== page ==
Natalie Wood: Detectives will interview captain as a first step
Los Angeles County sheriff’s detectives plan to re-interview yacht captain Dennis Davern as part of their reopened investigation into the death of Natalie Wood, then decide whether it's necessary to interview other principals in the case.
Whether he provides anything new will largely determine how extensive the investigation will be, said a source familiar with the case who did not want to be identified because of its sensitive nature.
“Any new information [from the investigation] will set the course as to whether there is a broader investigation,” said the source, who spoke on the condition of anonymity because the case was ongoing.
The case was re-opened in part because of questions from the media about the circumstances surrounding Wood’s death. Some of those questions were prompted by the captain’s account of the night, detailed in the book “Goodbye Natalie, Goodbye Splendour.” His statements are also the centerpiece of a "48 Hours" segment, produced in conjunction with Vanity Fair, scheduled to air Saturday.
The 30th anniversary of Wood’s death is Nov. 29.
Davern’s published account of that night is different from the statements he originally provided to authorities. In the book, he says he lied to authorities about the events of that night. He is now describing a heated argument between Wood and her husband, actor Robert Wagner.
Wood, 43, was boating off Catalina Island on Thanksgiving weekend 1981 with Wagner, Christopher Walken and others when she somehow went overboard and died. Officials at the time ruled her death an accident, but there has since been much speculation about whether there was more to the story.
A law enforcement source added that the Sheriff's Department recently received a letter from an unidentified "third party" who said the captain had "new recollections" about the case. The source spoke on the condition of anonymity because the case was ongoing.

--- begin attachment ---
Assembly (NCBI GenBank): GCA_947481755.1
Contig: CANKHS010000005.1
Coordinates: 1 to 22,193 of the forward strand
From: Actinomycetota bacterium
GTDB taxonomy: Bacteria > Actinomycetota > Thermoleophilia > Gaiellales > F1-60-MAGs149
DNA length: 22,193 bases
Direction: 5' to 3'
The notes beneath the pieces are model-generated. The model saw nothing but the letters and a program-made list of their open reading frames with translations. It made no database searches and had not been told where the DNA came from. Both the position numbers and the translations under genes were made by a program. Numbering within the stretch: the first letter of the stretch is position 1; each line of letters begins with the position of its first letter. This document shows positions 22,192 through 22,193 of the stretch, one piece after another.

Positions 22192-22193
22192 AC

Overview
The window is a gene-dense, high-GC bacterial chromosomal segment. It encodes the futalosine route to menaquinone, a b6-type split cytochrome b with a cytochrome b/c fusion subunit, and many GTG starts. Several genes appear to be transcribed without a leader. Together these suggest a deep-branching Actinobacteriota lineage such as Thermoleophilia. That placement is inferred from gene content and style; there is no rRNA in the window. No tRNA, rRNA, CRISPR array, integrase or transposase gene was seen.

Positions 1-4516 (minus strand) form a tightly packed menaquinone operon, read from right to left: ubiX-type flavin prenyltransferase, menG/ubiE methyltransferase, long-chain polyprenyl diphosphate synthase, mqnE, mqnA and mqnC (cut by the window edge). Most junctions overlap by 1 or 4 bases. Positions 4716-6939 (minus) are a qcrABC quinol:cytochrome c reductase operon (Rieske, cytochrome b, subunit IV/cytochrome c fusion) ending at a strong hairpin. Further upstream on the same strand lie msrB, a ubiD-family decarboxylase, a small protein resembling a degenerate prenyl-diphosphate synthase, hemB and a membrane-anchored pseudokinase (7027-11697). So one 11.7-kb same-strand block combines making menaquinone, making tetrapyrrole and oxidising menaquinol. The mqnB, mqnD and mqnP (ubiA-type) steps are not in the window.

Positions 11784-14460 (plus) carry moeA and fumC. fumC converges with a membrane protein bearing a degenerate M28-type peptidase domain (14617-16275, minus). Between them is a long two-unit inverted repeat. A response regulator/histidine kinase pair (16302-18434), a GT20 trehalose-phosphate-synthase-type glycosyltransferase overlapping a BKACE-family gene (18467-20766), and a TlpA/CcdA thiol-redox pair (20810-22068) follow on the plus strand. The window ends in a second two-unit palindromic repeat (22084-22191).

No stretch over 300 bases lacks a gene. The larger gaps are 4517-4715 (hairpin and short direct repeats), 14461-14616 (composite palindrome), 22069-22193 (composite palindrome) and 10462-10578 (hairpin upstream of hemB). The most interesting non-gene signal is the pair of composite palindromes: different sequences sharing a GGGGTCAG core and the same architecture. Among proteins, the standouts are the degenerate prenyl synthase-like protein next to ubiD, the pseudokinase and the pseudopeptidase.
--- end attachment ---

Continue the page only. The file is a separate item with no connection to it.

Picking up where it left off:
Wagner on Thursday released a statement through his spokesman expressing support for a new investigation.
The actor "trusts they will evaluate whether any new information relating to the death of Natalie Wood Wagner is valid, and that it comes from a credible source or sources other than those simply trying to profit from the 30-year anniversary of her tragic death," Wagner's spokesman, Alan Nierob, said in the statement.
Wood and Wagner spent the holiday weekend on their 60-foot yacht, Splendour, along with Walken, who at the time was Wood's costar in the film "Brainstorm."
On the evening of Saturday, Nov. 28, authorities said, the boat had anchored and the trio had dinner at Doug's Harbor Reef restaurant on Catalina. Later, they returned to the yacht and had drinks. Wagner and Walken had an argument. Wagner said in a 2008 interview with The Times that the argument concerned how much of one's personal life should be sacrificed in pursuit of one's career and art.
They eventually calmed down and said goodnight, Wagner said, but when he went to bed, Wood wasn't there.
Wagner thought that his wife had taken a small inflatable boat by herself, as she had done before, his spokesman said after the incident. After 10 to 15 minutes passed without her returning, Wagner went to look for her on a small cruiser, the spokesman said. When he couldn't find her, he contacted the harbor patrol.
Authorities discovered Wood's body about 8 a.m. Sunday, about a mile away from the yacht. The dinghy was found beached nearby.
-- Andrew Blankstein and Richard Winton
Photo: Los Angeles County Sheriff's Department homicide investigator Lt. John Corina addresses the media on the reopening of the investigation into the death of Natalie Wood. Credit: Mark Boster / Los Angeles Times